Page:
DOTHAN, Ala. (WDHN) — Four days a week at First United Methodist Church in Dothan the halls come alive with laughter and music.
Respite Care Ministry volunteers work with dementia patients every Monday through Thursday to give their caregivers a break.
“We created it for the caregiver, but what we didn’t know is how much the participants were going to really benefit from this as well,” Director of Respite Care Ministry Katie Holland said.
Katie Holland started Respite Care Ministry in Dothan seven years ago after caring for her father, who had Alzheimer’s.
“I noticed a need in the community,” Holland said. “We needed help. We needed something for him to do, something that was active.”
Seven years later the ministry has grown to serving up to 15 participants every day four times a week.
“I see the difference that it makes in the caregivers’ lives,” Holland said. “The respite, the break, is everything to them. It keeps them going from a day that’s 24/7.”
The patients may not remember the activities, but they often remember the love they felt.
“We provide a place for them to still feel purpose and feel loved and feel meaning,” Holland said “We have to tell our caregivers, ‘When they get in the car, they can’t tell you everything they did here. They don’t remember, but they remember they were loved.'”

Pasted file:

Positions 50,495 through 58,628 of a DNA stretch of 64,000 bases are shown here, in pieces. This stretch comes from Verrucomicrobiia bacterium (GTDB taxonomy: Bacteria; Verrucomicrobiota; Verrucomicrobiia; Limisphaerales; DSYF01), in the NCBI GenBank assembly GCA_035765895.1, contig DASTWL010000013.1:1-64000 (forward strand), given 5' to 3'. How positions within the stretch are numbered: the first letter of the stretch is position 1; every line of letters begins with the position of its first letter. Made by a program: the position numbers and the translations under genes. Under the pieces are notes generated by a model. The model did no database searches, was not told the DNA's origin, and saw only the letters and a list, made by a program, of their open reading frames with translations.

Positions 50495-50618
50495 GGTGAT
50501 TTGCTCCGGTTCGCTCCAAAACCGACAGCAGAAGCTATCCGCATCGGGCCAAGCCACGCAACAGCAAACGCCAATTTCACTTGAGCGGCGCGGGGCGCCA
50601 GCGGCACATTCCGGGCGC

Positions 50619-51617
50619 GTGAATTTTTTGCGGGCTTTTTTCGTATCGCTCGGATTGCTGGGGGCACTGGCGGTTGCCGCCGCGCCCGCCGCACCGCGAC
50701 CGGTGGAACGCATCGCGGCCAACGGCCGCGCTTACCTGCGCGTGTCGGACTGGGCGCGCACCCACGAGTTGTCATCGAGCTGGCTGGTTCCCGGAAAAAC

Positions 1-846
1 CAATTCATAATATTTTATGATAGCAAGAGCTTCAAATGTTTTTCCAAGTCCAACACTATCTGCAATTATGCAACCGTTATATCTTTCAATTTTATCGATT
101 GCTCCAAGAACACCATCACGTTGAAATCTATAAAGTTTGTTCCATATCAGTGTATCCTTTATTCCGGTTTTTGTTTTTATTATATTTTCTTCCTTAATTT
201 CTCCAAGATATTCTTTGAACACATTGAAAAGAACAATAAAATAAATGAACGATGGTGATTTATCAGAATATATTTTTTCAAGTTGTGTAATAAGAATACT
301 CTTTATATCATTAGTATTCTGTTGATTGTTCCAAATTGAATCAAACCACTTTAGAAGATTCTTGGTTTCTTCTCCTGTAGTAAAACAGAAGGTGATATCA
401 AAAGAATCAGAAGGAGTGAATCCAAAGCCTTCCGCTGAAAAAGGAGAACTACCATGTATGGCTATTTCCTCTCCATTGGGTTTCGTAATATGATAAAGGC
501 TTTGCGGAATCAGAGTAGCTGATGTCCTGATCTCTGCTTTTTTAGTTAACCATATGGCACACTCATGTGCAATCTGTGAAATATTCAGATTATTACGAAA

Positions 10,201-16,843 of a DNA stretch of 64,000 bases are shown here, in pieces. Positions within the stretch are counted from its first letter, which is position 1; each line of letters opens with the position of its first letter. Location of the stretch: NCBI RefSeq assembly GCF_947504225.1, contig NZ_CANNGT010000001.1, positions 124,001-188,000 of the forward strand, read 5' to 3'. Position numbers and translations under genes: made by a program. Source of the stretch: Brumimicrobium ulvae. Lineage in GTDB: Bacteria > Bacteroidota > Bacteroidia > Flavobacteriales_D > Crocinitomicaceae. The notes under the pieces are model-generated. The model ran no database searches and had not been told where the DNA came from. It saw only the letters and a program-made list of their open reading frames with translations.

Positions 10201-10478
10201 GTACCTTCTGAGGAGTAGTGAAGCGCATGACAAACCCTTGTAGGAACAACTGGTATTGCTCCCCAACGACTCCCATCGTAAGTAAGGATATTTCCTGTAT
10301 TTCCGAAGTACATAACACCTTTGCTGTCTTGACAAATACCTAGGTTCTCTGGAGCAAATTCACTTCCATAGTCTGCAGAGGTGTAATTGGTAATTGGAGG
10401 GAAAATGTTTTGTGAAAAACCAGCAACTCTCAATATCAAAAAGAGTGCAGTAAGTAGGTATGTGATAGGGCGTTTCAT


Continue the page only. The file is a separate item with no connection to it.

In her free time, Katie likes to exercise and do arts and crafts.
Using those gifts to help dementia patients is her true passion.
“She has an energy that you don’t get around very often and she has an infectious approach to things,” Respite Care Ministry volunteer Tharel Shirah said.
The ministry has more than 100 trained volunteers.
Shirah, who’s been volunteering since close to the beginning, says Katie takes the bull by the horns.
“Katie doesn’t just walk in and start something, she really shines when she does things,” Shirah said.
Katie says while running Respite Care has its challenges the reward is far greater.
“Every day I have to pinch myself that I’ve gotten to be a part of this from the beginning and watch it grow,” Holland said. “It’s one of the hardest and best things I’ve ever done.”